It's my first time doing something like this, but I know many of the Bloggers involved and visit their sites regularly. It should make for some good reading, so I urge you to check it out! (See the links to the left!)

Meanwhile, I'm continuing to battle my Internet addiction. I need to set some parameters for myself. I wind up checking AW, e-mail and a handful of blogs every time I stop one project and begin another. Since I am big on multitasking and tend to bounce back and forth from one article to another, this is a huge problem. I estimate I spend about 4 hours a day just checking forums, etc.

Sure, I've landed jobs from it, but I feel like it's getting to be a problem, when I'm putting in 10 - 12 hour days writing, but too much of it is spent NOT writing.

Now there's discussions on AW about Skype, LinkedIn and other social networks that threaten to suck up more of my day. Help? Suggestions??

Sunday, December 2, 2007

The Power of Prayer

While mindlessly surfing the Web tonight, I followed one link to another and arrived at:

I'm interested in picking up her book, now. And I think I will begin taking her online course on a weekly basis. Because, you know, I need to add another site to my Internet addiction...

But, seriously, I'm even more interested in her suggestion to start a prayer book for those who need healing.

I don't think it's coincidence that I found this site. I'm a big believer in synchronicity and I'm working on a marketing project with iprayerworks, which is essentially the high-tech, web-interfaced version of what Ms. Altea suggests. For churches, Toby Dagenhart's software is absolutely brilliant (IMHO).

But for individuals I believe a pretty notebook will work well. I plan on starting my own. And yes, it has to be a pretty notebook-- or at least one that feels "important" to the user. I'm big on special notebooks and am well-known in the paintball community for carrying around my little Moleskine books. But my prayer book has to be feminine and flowery, to promote life and healing and make me happy. Yours can be whatever you feel it needs to be.

The first name in my prayer book will be Monty Doom, my close friend in paintball whose MS recently took a turn for the worse. He has a legion right below his brain stem. It resulted in vertigo and loss of vision. His vision is back now, but it must have been terrifying. Monty lives almost 3,000 miles away from me, but I pray for him everyday.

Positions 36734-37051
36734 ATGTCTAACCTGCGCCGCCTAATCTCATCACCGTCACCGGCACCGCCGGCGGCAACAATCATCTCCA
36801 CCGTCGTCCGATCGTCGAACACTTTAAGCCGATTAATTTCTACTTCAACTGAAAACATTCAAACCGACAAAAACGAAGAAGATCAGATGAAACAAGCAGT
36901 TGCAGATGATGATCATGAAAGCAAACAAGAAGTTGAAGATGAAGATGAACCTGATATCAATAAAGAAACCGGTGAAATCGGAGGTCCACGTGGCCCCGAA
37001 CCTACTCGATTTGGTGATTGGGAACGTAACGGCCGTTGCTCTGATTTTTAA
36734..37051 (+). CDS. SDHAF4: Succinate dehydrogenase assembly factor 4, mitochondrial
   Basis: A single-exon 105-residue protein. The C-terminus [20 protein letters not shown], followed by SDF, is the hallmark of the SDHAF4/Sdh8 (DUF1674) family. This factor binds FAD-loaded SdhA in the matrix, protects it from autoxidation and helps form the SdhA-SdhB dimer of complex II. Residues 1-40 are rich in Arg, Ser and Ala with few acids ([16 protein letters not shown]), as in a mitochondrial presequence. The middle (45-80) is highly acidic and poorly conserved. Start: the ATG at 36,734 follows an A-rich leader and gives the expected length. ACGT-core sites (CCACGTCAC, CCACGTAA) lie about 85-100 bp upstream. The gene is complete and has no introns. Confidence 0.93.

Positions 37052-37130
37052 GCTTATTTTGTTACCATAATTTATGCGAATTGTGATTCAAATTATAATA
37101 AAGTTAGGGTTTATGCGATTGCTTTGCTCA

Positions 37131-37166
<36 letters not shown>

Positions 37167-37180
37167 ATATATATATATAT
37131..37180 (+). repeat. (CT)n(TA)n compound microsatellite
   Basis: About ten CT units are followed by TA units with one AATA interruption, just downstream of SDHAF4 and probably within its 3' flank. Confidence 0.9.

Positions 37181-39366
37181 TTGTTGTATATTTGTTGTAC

The next name will be Bob Juengle of Bear Claw Paintball who was recently diagnosed with cancer.

And Bea Youngs' father. Bea, I'm always, always praying for your dad.

Thank God those are the only names I can come up with right now who need as many positive thoughts as we can send them. I'm sure I'll think of more when I get my notebook. Of course, there are those people who I just want to bless everyday because they are an important part of my life and I want them to be happy.

Ms. Altea's explanation of why prayer works for healing makes a lot of sense, and falls in line with my own beliefs on the topic. It can't hurt, right?

Wednesday, November 21, 2007

A $170 Toothbrush?!

In my last post, I blogged about odd jobs.

While this isn’t exactly a job, last year I became a BzzAgent.

It doesn’t pay actual money, but I’ve gotten some great new products from it. And, theoretically, when you collect enough points, you can turn them in for prizes or donations to charities. It takes a while to accrue points, however, and I haven’t taken advantage of that, yet.

I have gotten to test out brand new Pledge wipes, Listerine Whitestrips (before the commercials were everywhere!) and Grey Poupon mustard.

Some of the products haven’t been so good. I signed up to Bzz about a software program but, honestly, I’ve been afraid to download it. They say it’s secure, but I don’t like the idea of uploading the entire contents of my hard drive to the Internet.

Yesterday, however, I got my best Bzz product ever! I received the new Sonicare Flexcare 940 Series toothbrush w/ UV Sanitizer. It retails for $169.

Now, would I have bought a $170 toothbrush under any circumstances? Probably not. But it was free! I immediately went out and spent $30 on additional heads, that way my husband can use it, too. After using it once, I was so impressed that if it ever breaks, I probably *will* purchase a replacement.

I’ll post more in the coming weeks. It’s supposed to make your teeth whiter, reduce tartar and plaque build-up, etc. etc. It will be interesting to see, when I go for a cleaning next month, if there’s a noticeable difference.

Okay, I just realized I’m blogging about toothbrushes. But it’s a $170 toothbrush! That counts for something, right? (What is this world coming to that people will spend $170 on a toothbrush? That’s a blog for another day.)

The thing is, I also received 3 coupons for $10 off a toothbrush. With it being the holidays and all, I’m feeling generous. I will send a $10 off coupon to the first three people to post a comment here. And I’ll throw in a few for $1 off TV Guide, too. Of course, you’ll also need to send me an e-mail at my gmail account with your address so I can send the coupon. (That's easy to find, but mention in your post if you can't track it down.) The coupons will go to the first three people to post here.